25th Sunday in Ordinary Time          

            Muhammad Ali is reported to have said, “When you’re as great as I am, it’s hard to be humble.” Perhaps, you have seen pictures of the famous boxer waving his boxing gloves in the air and saying, “I am the greatest!”

            Today’s gospel passage deals with the whole question of greatness. What is it? Where does one get it? Who has it? The disciples of Jesus certainly want it, that is why they are arguing who is the greatest among them. When Jesus asks about it, they are silent. They are struck dumb with embarrassment for they recognize the immense discrepancy between Jesus’s denial of himself and their own desire for self-promotion and self-aggrandizement. After all, Jesus has just told them about his own suffering and death as a means of saving the world. The disciples are embarrassed about their discussion. They do not really want Jesus to know.

            They are not that much different from us. I doubt that many of us would want to have Jesus overhear everything that we say in private. William Barclay has this striking commentary: “If we took everything and set it in the sight of Jesus, it would make all the difference in the world.” “If of everything we did, we asked: ‘Could I go on doing this if Jesus was watching me?’” “If of everything we said, we asked, ‘Could I go on talking like this if Jesus was listening to me?’” The fact is, we really do not want to know what Jesus thinks of what we say and do. It might change things and change us too radically. We do not want to hear what we say in private.

            Going back to the question of greatness… Imagine the great embarrassment of the disciples upon hearing Jesus saying: “If anyone wishes to be first, he shall be the last of all and the servant of all.” The Lord is telling us the path to true greatness. And he simply turns everything upside-down. Greatness is found in service. The greatest is the one who serves. That cannot be right!

            Hindi kaya nagkamali si Hesus? Baka ang talagang sinasabi niya ay: “The greatest people are those who have the most servants.” But no, he is saying precisely the opposite. In another gospel passage, Jesus says, “The greatest among you must be your servant.” And in another, he says, “I am among you as the one who serves.” Kabaligtaran sa lipunan natin, ang prinsipyo ni Hesus ay: “Greater is the one who serves a hundred than the one who has a hundred servants.”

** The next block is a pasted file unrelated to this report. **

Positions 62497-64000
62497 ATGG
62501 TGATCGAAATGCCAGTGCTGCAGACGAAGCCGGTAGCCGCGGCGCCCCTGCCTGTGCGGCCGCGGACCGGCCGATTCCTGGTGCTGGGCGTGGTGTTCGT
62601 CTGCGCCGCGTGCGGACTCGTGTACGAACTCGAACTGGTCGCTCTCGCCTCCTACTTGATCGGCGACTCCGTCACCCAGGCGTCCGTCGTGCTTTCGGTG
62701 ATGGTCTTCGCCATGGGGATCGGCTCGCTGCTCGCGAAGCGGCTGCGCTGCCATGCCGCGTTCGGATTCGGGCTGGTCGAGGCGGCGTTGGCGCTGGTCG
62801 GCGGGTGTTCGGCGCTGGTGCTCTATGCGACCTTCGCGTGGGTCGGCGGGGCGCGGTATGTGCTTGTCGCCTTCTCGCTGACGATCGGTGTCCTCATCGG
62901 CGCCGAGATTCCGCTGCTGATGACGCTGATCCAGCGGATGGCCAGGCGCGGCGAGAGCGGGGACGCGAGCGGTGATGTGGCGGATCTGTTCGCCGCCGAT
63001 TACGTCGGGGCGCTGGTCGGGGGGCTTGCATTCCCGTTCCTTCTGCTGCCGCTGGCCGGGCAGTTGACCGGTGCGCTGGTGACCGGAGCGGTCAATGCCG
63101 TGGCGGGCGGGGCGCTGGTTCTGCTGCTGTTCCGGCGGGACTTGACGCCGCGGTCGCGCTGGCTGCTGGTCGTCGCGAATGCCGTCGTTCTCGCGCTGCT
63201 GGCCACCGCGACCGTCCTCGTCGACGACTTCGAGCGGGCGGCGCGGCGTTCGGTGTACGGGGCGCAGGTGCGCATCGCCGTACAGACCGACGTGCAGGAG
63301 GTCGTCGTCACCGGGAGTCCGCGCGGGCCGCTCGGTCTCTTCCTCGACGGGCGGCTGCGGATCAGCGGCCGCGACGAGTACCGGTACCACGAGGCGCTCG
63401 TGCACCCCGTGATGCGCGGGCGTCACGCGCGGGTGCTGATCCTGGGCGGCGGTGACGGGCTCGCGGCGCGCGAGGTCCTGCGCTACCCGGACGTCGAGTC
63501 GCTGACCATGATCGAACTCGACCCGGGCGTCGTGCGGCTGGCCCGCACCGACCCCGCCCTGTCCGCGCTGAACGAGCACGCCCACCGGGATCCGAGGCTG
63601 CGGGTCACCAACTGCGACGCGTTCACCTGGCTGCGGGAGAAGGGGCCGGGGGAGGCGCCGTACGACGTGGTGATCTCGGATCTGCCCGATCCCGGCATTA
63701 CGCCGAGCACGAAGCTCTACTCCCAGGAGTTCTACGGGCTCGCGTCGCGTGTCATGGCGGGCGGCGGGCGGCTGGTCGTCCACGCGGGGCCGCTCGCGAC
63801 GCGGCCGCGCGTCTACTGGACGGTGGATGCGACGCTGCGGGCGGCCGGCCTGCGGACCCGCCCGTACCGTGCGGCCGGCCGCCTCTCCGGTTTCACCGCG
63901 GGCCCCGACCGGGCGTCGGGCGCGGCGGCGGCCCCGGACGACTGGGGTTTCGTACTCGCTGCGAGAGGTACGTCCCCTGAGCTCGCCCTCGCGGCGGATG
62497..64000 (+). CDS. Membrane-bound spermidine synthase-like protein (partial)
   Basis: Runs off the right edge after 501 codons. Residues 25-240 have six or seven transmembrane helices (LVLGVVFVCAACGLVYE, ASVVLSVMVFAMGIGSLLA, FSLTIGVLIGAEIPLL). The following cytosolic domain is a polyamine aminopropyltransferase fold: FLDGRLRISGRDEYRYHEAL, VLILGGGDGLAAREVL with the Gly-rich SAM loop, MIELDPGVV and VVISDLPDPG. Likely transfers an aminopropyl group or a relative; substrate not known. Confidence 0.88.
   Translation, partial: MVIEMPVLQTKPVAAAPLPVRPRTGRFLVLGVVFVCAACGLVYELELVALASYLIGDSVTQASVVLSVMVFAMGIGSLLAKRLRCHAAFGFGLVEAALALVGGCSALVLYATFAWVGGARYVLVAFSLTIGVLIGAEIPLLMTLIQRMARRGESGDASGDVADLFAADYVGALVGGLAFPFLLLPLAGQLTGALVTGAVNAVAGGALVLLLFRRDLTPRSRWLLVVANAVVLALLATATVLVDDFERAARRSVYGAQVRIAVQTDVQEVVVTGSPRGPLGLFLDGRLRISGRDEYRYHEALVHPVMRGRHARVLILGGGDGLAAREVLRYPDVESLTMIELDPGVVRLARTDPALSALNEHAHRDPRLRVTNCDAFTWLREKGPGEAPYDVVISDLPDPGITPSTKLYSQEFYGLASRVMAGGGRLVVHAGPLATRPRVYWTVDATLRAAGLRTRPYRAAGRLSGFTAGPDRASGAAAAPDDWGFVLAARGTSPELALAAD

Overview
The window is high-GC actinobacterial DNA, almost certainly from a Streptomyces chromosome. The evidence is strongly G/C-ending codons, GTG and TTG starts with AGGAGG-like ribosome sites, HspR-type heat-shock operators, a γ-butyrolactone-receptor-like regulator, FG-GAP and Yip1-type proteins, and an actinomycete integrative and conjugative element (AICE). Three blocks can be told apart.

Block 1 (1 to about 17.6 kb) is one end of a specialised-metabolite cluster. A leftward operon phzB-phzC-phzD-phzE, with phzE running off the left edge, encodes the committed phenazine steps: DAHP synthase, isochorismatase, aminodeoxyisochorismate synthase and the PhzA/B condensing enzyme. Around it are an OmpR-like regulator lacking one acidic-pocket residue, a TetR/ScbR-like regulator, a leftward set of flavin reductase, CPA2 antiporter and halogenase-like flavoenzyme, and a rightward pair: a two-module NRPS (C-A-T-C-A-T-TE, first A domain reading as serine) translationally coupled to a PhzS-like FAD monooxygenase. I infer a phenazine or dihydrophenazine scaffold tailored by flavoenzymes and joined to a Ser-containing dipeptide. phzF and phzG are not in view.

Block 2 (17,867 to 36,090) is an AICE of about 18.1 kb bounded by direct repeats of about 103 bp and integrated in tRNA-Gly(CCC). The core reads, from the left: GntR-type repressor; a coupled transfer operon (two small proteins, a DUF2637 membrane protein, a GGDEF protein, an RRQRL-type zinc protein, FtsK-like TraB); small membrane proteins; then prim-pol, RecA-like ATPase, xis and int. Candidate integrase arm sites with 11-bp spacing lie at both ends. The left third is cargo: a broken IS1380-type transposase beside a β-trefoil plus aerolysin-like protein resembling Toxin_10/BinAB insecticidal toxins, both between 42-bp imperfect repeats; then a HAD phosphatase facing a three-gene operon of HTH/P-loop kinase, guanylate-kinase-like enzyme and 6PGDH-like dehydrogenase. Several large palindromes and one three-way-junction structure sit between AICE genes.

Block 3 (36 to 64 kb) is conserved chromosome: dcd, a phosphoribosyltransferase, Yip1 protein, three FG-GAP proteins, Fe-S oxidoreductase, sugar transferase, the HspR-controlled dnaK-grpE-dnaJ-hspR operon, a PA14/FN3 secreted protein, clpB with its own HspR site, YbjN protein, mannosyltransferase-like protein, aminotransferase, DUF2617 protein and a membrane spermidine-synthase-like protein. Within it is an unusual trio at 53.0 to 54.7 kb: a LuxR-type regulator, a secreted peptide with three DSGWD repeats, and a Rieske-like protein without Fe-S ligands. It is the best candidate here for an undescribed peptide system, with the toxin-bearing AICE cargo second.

At any given moment we have a choice: to serve or to be served. We can choose to do things with kindness and generosity, instead of expecting others to be kind and generous to us. We can choose affirm those who try to do good, instead of demanding recognition for ourselves. We can choose to serve by being good stewards of God’s gifts instead of using others to protect our ambition and interest. The sense in which our Lord uses the term serve, service or being a servant includes any act that is unselfish, selfless and other-oriented. Kathleen Norris, in her book Amazing Grace, says, “Perfection, in a Christian sense, means becoming mature enough to give ourselves to others.”

            According to William Barclay, what the Lord Jesus is telling us is this: “If you are prepared to spend your life serving, helping, loving people who, in the eyes of the world, do not matter at all, you are serving me and serving God.” “If you are prepared to spend your life doing these apparently unimportant things and never trying to be what the world calls great, you will be great in the eyes of God.” In other words, for Jesus, greatness is the ability to see the needs of others and respond accordingly. Greatness comes from service, and service comes from humility.

            Let us end with a prayer: Lord Jesus, You showed us the way to greatness through Your footsteps of humble service and Your self-giving love on the cross. Give us the grace we need to be able to follow You by giving ourselves to others. Help us as we strive to love and serve our neighbor to the best of our ability. Amen.

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